Housing and Planning bill moves to the Lords from the Commons
The Government’s flagship Housing and Planning bill completed its passage through the Commons this week unscathed. No opposition amendments were successful during the legislation’s report and third reading stages. The measures will now be scrutinised by the Lords.
The bill made history as the first to be considered under the new procedure whereby measures affecting just England are voted on only by English MPs.
Planning minister Brandon Lewis called the legislation “an historic bill in many ways. It will put homeownership within the grasp of generations that have only dreamed for many years that it could be possible. It will deliver a planning system that is the envy of the world. It will get Britain building again.”
Labour’s John Healey MP complained the legislation was “ a bad bill; it is now a very bad bill, made much worse by amendments forced through at the last minute after the Committee’s line-by-line scrutiny”.
Opposition MPs accused the Government of ending long-term rented housing and presiding over the loss of genuinely affordable homes, an issue some Conservative MPs raised.
Healey insisted. “The bill sounds the death knell for social housing. Starter homes will be built in place of affordable council and housing association homes, both to buy and to rent. Councils will be forced to sell their best properties and housing associations will not replace many of their right-to-buy sales with like-for-like homes. “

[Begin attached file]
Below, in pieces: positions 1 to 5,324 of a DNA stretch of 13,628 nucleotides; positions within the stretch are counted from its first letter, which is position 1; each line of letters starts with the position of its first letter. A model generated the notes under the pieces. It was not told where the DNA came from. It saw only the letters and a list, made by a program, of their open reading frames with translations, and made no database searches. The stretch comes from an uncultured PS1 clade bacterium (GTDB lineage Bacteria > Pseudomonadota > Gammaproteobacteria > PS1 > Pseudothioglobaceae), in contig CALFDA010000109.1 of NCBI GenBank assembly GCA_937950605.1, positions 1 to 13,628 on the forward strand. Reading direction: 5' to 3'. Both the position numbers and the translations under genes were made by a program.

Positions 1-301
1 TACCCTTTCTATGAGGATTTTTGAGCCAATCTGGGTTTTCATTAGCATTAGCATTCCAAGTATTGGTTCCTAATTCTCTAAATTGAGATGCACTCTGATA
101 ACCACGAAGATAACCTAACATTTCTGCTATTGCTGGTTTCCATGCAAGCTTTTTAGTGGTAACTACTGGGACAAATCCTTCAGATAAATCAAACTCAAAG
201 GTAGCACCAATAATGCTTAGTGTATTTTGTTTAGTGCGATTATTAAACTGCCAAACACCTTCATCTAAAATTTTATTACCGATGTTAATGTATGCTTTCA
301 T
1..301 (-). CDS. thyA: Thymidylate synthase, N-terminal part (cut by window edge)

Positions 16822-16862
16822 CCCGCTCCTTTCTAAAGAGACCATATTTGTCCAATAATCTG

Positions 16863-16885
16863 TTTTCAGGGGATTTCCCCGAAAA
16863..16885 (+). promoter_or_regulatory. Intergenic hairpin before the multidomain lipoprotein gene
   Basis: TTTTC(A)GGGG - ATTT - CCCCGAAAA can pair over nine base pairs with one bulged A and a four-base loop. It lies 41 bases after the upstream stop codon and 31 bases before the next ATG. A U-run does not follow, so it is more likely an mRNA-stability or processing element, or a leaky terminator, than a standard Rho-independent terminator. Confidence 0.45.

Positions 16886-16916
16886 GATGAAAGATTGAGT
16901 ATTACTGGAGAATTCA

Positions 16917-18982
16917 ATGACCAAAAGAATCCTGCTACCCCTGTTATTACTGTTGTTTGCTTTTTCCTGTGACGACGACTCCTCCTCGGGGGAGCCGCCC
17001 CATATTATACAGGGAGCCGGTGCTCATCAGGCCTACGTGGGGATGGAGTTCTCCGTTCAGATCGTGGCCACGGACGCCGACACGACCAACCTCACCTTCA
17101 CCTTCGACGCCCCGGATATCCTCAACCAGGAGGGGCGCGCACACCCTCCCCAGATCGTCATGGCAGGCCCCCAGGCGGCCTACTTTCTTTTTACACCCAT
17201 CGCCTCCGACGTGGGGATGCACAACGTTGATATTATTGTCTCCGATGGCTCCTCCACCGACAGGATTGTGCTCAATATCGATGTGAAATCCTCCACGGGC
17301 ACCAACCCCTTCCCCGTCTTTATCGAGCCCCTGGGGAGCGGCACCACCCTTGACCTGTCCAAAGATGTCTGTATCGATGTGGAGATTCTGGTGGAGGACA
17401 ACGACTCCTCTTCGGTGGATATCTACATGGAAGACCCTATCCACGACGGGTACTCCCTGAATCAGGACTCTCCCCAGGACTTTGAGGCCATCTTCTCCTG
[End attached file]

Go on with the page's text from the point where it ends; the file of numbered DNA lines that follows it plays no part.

He predicted the loss of at least 180,000 genuinely affordable homes to rent and buy over the next five years. And he questioned the efficacy of an eleventh-hour amendment supported by the Government which is intended to ensure that proceeds from the sale of vacant high-value assets should be used to provide new affordable homes in London on a two-for-one basis.
Healey added “We have tried to stop the worst of the plans, but Tory ministers and back benchers have opposed our proposals to give local areas the flexibility to promote not just starter homes but homes of all types, depending on local housing need; to make starter homes more affordable and protect and recycle taxpayers’ investment; to allow local areas to protect council and housing association homes with a proper replacement of each; to limit any automatic planning permission from ministers for brownfield land; and to protect stable family homes for council tenants.”